• atopic disease;
  • cow’s milk allergy;
  • eczema;
  • hypoallergenic formula

Objective: To determine the effect of a partially hydrolysed formula on genetically predisposed children, with respect to the development of atopic clinical manifestations and in vitro testing of serum IgE levels (total and milk-specific).

Methods: One hundred and ten infants were randomly assigned to receive either partially hydrolysed formula or standard infant formula, and were prospectively monitored from birth for clinical atopic symptoms and serum IgE levels.

Results: Eczema occurred less frequently in infants receiving partially hydrolysed formula. This was significant (P < 0.05) at 3, 6, 9, 12, 18 and 24 months. However, the significance decreased with time, although it almost reached statistical significance at 30 months by the Kaplan–Meier survival function (log–rank statistic, 3.46; P = 0.063). Although wheezing occurred less frequently in infants receiving partially hydrolysed formula, compared to those receiving standard infant formula, the difference did not reach statistical significance (P > 0.05).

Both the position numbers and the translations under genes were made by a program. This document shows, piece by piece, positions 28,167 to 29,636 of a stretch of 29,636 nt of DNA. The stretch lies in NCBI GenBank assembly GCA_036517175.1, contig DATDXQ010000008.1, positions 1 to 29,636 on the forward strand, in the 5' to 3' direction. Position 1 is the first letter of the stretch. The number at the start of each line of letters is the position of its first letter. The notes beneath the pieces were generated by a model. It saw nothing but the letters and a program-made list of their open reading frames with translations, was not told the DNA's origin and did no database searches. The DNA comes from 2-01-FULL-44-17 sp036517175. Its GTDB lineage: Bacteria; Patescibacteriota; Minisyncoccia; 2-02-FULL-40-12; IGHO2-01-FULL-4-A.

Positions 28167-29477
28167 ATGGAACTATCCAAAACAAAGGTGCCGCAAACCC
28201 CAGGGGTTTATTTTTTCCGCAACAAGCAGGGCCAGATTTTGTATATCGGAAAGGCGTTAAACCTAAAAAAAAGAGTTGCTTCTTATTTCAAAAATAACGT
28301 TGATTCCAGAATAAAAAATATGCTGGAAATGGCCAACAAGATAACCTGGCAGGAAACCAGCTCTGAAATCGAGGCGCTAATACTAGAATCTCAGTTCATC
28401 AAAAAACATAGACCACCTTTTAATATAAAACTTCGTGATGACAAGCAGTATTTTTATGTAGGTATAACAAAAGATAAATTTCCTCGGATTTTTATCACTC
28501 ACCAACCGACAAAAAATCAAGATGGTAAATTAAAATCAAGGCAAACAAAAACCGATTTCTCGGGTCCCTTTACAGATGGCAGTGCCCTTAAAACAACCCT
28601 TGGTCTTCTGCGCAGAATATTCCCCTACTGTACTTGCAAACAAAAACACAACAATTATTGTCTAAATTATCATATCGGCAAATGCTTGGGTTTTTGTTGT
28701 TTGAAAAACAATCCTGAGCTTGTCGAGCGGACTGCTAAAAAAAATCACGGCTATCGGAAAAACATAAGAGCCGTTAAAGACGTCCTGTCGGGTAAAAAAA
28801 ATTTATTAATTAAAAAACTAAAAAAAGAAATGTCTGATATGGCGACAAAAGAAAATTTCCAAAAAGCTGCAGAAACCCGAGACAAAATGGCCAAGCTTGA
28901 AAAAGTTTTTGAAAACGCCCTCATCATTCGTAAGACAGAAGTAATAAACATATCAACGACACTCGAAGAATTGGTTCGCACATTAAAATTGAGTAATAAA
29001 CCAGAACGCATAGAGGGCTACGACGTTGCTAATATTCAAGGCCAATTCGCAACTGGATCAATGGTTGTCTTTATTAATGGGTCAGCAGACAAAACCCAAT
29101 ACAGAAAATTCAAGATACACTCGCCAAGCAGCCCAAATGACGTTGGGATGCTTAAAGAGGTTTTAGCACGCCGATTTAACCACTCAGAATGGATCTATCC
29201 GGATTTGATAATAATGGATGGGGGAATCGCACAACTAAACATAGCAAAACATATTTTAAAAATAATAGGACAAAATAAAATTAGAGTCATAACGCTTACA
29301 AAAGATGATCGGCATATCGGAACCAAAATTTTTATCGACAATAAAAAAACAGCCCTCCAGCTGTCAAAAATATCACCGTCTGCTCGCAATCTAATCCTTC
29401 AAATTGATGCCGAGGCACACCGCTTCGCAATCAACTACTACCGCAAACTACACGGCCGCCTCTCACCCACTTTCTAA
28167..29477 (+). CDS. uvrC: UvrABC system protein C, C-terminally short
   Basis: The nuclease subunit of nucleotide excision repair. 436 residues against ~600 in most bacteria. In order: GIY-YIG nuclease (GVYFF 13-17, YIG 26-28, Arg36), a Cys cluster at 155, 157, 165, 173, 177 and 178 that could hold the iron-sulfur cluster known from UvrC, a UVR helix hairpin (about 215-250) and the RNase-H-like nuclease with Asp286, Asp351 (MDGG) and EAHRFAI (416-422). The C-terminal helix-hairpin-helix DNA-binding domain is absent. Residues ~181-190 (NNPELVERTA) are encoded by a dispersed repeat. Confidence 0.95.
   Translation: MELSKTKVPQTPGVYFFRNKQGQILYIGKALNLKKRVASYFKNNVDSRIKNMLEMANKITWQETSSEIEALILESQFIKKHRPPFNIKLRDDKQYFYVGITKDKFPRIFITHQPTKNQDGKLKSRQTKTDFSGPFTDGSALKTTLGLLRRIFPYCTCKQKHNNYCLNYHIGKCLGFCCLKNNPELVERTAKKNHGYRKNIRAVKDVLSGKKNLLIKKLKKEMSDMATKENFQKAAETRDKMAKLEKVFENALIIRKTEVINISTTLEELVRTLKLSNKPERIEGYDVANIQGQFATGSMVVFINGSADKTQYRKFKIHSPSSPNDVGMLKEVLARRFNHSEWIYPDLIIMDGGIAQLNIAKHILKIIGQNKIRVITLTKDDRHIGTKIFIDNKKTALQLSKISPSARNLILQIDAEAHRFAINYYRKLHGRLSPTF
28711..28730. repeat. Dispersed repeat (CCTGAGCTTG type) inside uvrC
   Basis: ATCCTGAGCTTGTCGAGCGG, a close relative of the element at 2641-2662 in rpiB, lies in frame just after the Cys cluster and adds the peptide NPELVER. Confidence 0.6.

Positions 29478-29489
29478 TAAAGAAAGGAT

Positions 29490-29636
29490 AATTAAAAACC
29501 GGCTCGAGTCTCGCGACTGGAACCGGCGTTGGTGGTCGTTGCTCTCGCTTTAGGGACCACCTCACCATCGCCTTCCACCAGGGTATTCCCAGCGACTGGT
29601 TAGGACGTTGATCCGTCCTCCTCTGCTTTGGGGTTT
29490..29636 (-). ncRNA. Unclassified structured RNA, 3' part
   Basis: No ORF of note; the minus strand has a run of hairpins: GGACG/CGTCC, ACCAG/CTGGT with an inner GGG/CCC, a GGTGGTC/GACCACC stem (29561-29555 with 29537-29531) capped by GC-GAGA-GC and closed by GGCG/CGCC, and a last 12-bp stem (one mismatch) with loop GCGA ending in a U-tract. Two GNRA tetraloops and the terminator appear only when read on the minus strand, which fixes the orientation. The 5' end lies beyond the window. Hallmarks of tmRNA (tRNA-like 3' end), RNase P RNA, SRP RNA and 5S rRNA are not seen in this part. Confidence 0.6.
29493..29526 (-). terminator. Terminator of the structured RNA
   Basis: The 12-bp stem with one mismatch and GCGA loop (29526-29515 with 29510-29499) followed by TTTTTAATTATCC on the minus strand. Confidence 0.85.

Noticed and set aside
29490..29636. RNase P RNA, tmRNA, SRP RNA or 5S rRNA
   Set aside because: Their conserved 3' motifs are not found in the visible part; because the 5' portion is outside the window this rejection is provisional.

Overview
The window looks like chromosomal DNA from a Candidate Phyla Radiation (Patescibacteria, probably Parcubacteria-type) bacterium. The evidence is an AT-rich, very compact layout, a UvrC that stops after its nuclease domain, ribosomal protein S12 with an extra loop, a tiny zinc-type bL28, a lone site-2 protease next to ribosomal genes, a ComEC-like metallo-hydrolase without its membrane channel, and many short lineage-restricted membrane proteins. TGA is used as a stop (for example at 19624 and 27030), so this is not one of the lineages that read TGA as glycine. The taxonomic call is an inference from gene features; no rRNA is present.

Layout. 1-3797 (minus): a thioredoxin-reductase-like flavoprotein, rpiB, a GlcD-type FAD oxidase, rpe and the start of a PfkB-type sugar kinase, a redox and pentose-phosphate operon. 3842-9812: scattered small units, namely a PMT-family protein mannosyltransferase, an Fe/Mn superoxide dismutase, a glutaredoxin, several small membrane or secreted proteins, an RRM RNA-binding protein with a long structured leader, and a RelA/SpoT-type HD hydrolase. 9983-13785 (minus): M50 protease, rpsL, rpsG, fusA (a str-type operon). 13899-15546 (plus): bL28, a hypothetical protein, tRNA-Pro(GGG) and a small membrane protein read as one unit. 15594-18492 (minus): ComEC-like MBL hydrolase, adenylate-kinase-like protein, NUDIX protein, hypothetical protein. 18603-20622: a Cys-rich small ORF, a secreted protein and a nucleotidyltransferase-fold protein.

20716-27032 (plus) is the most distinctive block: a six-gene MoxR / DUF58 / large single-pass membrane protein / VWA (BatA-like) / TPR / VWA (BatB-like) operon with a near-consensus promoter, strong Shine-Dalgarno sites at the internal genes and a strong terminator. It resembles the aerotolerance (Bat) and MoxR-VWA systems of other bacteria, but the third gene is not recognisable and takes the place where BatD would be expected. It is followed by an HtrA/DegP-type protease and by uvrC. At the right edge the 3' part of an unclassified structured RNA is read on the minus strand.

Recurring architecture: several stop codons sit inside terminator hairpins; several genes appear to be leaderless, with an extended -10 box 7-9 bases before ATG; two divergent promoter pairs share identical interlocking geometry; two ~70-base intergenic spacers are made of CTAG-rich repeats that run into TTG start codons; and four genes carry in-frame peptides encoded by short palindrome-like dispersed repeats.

Conclusions: Exclusive feeding of hypoallergenic milk formula in the first 4 months of life has a protective effect in terms of the development of atopic dermatitis in the first 2 years of life, compared to feeding with cow’s milk formula.